Our whippet is 10 months old this week. In terms of height, we reckon he’s reached his operational ceiling; now he needs to start growing outwards, rather than just upwards. Even as a gangly adolescent, his power and sheer speed over the ground are remarkable: in a couple more years, when he’s fully mature, he’s going to be truly formidable. Weight-for-weight, whippets are the fastest dogs – and according to some the fastest animals – in the world, and when the red mist descends, he’s blind and deaf to everything except whatever unfortunate dog/cat/squirrel/bird/bicycle he’s pursuing. Otherwise, he’s amiable, indolent and has more ears than brain cells, which are reliable signs of an impeccable pedigree in most species, including our own.
This spring, our evening walk round the local fields and woods has become a routine test of his nascent hunting skills. Thus far, the local rabbits have been winning hands (or paws) down, but on last night’s evidence, they won’t be having things all their own way for much longer. So herewith some blank verse, for a dog with a vacant expression.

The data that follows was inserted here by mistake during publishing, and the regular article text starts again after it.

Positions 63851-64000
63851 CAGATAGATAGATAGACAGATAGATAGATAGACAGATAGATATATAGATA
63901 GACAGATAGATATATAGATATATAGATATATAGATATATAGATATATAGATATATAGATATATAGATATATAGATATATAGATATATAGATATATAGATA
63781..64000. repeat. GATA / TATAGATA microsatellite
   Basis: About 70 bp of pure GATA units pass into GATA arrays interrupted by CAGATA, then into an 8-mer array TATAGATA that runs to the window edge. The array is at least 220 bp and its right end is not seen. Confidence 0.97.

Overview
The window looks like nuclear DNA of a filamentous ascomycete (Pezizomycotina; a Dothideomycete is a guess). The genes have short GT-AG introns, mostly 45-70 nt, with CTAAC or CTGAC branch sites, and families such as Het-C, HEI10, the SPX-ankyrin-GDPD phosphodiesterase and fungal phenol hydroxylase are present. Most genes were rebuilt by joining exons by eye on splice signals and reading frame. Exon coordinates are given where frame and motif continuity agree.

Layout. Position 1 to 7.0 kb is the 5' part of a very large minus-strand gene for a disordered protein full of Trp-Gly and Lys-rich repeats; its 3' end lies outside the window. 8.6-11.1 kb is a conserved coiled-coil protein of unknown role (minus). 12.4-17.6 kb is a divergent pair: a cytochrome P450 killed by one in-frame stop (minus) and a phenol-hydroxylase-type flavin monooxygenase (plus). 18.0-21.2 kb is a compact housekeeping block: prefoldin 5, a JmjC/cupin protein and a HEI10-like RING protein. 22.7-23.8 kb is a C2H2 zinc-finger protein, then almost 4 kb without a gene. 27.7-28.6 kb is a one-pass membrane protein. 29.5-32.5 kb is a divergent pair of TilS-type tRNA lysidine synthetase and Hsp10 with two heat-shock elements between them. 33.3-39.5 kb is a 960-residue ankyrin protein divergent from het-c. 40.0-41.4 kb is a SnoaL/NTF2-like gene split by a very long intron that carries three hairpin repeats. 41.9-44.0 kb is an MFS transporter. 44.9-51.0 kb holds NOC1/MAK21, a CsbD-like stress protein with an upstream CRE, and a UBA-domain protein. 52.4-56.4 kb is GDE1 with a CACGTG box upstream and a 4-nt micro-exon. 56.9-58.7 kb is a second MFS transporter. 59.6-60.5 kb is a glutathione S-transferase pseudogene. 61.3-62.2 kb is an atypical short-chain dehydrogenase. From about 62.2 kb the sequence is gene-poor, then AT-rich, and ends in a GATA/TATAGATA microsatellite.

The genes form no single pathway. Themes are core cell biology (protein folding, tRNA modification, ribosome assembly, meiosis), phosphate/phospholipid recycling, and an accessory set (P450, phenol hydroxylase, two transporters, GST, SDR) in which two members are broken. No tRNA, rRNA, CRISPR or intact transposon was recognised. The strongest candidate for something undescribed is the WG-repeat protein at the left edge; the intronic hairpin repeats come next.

Now Venus and the new moon share the sky.
The chill creeps through the fields like a thief,
Sets cows’ breath steaming, steals warmth from folds
And hollows. Blackbirds chatter in the woods
Alarmed at our approach. My friendly dog
Trots easily behind me. Then a flash
Of white fur at the field’s edge ignites
The deep desire bred in blood and bone
And he is running. I can only stand
And watch. The catch and killing bite may come
One day; for now, the chase ends in a yelp
Of almost-had-him fury, and I smile:
Some hunting dog – he’s young, with much to learn
About his trade and harnessing his speed.
But when two summers more have rolled around
No rabbit will be safe on open ground.